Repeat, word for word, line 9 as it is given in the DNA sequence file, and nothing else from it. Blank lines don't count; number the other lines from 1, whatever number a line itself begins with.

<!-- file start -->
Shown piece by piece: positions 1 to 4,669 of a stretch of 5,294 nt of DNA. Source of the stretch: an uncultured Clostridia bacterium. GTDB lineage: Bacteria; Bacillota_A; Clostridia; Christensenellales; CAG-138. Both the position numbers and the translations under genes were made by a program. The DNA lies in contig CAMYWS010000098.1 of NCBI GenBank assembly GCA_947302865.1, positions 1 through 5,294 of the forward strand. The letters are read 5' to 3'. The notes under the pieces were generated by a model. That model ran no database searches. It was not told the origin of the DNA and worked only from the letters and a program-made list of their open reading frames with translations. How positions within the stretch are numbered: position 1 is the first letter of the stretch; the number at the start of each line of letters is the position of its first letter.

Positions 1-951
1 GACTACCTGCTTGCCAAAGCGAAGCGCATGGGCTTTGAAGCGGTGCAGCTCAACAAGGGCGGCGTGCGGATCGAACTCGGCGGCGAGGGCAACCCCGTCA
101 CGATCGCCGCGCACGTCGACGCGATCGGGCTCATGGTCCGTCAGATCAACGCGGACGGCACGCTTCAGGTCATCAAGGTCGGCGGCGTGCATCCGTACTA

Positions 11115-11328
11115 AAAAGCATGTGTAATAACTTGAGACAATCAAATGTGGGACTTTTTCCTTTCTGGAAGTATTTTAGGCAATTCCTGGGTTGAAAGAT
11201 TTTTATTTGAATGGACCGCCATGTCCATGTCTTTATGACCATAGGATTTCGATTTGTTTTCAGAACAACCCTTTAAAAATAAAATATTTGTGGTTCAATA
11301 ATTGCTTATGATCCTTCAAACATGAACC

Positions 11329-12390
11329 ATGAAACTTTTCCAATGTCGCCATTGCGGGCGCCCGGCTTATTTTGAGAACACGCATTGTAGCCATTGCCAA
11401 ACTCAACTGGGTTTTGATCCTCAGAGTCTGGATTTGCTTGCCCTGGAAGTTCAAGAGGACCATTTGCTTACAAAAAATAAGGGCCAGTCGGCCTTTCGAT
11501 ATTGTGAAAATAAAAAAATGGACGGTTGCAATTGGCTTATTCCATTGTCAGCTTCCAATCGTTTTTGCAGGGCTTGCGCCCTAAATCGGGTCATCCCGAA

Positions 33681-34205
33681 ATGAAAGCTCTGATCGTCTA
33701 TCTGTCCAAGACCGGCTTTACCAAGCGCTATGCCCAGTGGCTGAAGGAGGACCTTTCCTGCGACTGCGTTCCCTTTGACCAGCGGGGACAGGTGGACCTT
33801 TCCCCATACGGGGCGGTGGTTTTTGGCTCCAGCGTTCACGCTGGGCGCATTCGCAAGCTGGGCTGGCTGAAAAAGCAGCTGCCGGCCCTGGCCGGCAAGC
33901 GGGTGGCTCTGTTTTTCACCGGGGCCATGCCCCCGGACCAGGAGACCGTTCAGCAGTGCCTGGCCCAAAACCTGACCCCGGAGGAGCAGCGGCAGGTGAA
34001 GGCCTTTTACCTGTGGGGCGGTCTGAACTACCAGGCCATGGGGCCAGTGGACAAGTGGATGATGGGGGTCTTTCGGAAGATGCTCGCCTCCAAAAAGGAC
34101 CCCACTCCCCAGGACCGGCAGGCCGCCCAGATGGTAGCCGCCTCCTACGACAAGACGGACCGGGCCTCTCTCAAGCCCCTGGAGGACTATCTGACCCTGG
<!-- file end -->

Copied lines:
Positions 11329-12390